I thought that HP PC is one of the top brands in reliability and in product quality. And I Believe also that all the high-tech products such as pcs and mobiles aren't reliable as were few years ago. The competition to catch up the top, includes to produce a lot of new models that minimize the research time, the testing time and finally, the evaluation time.
If we sum up the above, we have the answer to why we have too many fault units even from big brand names.
I think that HP needs to keep supporting the old computer business in order to keep customers loyalty. Because if someone is pissed off about the quality of the computer and get no support, it will ruin the brand when it comes to look for future other businesses.
The support issue very important, my former employer (a very large, well-known, giant corporation) had a contract to use HP PC's exclusively. I wonder if that deal is still in place, and if so, for how long?
Anyhow, HP has obviously made quite a few mistakes the past couple of years. It's really hard for me to speculate as to what their future holds, but I'm fairly confident the HP brand will continue to exist. I don't think the company is doomed, but I do think the HP of ten years from year may be barely recognizable from its current incarnation.
I bought HP laptop 18 months back and I am still using the same system. So far I haven't faced any problems. And now since HP is selling its PC unit I am worried if I will get good serivce to my HP system.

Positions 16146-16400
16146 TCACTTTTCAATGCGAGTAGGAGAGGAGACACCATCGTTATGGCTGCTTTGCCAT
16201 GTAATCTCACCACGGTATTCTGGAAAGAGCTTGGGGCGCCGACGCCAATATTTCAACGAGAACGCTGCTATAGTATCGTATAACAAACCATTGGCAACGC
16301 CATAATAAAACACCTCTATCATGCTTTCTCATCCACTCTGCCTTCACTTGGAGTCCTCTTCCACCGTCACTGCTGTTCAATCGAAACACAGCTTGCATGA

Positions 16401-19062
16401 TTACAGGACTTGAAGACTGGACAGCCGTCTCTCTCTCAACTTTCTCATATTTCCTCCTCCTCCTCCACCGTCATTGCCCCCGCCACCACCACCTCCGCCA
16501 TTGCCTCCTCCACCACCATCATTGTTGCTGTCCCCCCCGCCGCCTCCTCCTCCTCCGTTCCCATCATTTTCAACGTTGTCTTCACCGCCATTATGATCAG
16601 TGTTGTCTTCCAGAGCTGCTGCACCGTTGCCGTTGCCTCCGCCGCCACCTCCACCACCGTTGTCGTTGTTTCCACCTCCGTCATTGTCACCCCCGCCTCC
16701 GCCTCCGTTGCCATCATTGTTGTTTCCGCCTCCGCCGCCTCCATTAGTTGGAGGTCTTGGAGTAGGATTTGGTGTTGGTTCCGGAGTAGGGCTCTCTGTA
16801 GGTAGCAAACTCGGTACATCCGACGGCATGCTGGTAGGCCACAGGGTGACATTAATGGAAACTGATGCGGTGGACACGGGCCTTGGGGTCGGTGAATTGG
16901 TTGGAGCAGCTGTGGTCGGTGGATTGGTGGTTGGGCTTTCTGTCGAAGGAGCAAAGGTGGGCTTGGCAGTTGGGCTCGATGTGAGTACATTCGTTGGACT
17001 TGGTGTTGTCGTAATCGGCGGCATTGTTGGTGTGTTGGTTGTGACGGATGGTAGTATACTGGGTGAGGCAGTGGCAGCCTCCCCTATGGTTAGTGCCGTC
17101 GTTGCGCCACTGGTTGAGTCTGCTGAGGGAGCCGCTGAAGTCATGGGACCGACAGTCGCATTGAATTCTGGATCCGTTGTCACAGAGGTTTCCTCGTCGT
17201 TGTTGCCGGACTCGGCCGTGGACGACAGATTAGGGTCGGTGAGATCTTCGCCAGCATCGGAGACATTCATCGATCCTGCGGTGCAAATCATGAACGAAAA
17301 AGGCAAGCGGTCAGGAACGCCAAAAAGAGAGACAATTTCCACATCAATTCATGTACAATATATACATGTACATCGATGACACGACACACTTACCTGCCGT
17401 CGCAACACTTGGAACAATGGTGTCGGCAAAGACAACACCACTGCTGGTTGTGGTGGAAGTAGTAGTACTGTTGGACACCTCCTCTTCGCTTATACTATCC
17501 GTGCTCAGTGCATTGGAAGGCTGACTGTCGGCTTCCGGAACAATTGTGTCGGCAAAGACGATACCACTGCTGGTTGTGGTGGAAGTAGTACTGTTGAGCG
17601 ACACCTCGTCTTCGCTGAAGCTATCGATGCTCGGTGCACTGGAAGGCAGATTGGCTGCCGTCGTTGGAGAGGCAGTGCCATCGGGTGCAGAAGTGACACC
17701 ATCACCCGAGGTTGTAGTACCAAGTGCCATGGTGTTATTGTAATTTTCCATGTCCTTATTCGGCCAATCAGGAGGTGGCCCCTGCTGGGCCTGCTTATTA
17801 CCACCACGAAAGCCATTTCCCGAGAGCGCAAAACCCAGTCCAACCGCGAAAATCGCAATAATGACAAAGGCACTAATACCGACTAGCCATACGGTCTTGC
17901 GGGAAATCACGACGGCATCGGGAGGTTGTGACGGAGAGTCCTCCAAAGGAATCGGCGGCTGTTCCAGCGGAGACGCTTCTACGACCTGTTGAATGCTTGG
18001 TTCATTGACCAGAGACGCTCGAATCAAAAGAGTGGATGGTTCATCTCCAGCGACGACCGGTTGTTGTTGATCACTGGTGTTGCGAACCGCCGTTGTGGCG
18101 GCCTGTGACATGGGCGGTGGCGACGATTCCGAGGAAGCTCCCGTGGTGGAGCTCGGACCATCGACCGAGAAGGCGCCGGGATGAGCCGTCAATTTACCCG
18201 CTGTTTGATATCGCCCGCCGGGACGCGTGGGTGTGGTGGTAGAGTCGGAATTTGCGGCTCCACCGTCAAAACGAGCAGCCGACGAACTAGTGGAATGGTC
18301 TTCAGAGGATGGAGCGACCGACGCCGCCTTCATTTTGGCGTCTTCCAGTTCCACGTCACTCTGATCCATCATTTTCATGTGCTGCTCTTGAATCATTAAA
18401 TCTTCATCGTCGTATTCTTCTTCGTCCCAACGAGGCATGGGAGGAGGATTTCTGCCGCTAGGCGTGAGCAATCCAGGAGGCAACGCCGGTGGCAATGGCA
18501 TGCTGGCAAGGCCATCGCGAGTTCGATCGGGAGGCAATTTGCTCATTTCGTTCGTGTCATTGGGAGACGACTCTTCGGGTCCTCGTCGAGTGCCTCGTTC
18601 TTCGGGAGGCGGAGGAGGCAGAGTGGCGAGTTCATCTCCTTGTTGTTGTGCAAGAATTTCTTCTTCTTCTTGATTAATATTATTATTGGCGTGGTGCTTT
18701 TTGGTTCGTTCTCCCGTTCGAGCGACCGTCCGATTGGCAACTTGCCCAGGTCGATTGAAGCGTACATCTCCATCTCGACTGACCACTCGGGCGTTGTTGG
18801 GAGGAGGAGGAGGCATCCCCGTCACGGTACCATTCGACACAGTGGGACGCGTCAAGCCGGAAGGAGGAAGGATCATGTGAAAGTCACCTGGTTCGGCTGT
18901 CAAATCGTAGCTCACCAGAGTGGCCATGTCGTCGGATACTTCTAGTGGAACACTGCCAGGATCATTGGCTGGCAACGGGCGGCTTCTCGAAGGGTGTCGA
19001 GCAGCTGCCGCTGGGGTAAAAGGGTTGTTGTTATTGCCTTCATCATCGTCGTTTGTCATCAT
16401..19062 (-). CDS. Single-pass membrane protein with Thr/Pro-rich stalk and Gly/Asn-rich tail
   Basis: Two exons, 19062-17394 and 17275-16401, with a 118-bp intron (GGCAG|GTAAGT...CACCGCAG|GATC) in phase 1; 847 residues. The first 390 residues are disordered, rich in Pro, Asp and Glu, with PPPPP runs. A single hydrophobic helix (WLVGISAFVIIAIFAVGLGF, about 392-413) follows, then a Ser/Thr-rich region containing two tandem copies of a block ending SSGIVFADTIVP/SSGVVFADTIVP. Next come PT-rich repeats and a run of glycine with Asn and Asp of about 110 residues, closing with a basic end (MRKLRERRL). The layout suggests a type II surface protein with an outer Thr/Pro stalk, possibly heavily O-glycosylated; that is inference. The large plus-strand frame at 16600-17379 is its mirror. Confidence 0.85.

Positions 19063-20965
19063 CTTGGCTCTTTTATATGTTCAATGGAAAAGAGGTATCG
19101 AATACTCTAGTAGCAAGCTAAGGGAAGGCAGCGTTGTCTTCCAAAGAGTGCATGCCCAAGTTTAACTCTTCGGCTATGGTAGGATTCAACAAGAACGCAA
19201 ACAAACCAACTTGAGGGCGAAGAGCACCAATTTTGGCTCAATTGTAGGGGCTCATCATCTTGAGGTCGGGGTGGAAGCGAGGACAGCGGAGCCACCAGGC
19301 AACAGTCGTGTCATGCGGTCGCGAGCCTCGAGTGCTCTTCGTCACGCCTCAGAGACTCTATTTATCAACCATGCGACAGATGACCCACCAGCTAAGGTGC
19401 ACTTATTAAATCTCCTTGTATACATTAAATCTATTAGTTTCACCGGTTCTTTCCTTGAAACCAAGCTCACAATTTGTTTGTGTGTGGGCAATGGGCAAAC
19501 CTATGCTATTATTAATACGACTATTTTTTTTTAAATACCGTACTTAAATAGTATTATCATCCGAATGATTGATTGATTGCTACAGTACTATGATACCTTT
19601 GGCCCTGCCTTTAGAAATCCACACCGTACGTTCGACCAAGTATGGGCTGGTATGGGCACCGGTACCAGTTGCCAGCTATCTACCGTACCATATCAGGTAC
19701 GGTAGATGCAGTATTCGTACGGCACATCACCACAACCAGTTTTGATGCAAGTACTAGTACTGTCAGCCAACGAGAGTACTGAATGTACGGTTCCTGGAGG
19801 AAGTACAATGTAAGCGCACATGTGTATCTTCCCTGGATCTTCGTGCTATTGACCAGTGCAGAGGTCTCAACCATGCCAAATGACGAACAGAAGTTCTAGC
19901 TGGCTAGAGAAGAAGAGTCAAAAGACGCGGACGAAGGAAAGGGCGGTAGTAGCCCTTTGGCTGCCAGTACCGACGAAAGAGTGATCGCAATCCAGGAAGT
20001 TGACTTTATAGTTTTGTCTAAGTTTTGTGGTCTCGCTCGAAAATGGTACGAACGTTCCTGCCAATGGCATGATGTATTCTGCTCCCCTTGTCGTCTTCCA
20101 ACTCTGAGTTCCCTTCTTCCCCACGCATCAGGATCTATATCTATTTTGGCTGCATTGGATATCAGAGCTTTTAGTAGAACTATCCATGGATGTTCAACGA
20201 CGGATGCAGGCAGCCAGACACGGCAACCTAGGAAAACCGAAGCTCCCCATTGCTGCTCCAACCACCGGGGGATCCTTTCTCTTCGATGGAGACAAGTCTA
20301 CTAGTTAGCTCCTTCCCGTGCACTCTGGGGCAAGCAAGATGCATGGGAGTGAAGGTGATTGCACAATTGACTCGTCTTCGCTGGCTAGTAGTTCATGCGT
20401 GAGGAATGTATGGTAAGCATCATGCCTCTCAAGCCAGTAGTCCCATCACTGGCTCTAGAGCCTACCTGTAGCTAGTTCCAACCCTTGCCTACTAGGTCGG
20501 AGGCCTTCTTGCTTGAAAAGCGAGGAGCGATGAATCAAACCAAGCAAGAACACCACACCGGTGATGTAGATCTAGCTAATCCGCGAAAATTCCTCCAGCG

EBN Dialogue enables and encourages you to participate in live chats with notable leaders and luminaries. Not only editors and journalists, but the entire EBN community is able to comment and ask questions. Listed below are upcoming and archived chats.
Thailand Stages a Comeback Join EBN contributor Jennifer Baljko on Thursday August 23, 2012, at 11:00 a.m. EST for a live chat on how electronic manufacturers in Thailand have shored up their supply chain to reduce the impact of future natural disasters.
Microsoft Surface: Potential Winners & Losers What are the implications for the electronics industry supply chain of Microsoft Corp.'s decision to launch its own tablet PC? Join industry veteran and EE Times' systems and OEM expert Rick Merritt on Tuesday, July 3, at 12:00 pm EDT for a Live Chat on this subject.
Join EBN contributor Jennifer Baljko on Thursday August 23, 2012, at 11:00 a.m. EST for a live chat on how electronic manufacturers in Thailand have shored up their supply chain to reduce the impact of future natural disasters.
Peter Drucker famously said "Trying to predict the future is like trying to drive down a country road at night with no lights while looking out the back window." Yet in the razor's-edge world of electronics—with a lean supply chain and just-in-time demands—the need to know the future is vital.
While no one really can accurately predict the future, we can take guidance from another Drucker saying which is the best way to predict the future is to create it.
You've heard the saying "the No. 1 supply chain risk is your people." That hasn't always been the case. But today's complex global supply chain requires a new type of multitalented employee. It's one who understands, finance, marketing, economics, is savvy with technology, graceful with relationships and can think analytically.
Where are these people? Are universities properly preparing the next generation supply chain professionals? How do train your existing workforce for these new, demanding positions?
Brian Fuller, editor-in-chief of EBN, will lead a 60-minute Avnet Velocity panel discussion that will ask and answer these and other questions swirling around today's supply-chain talent challenges.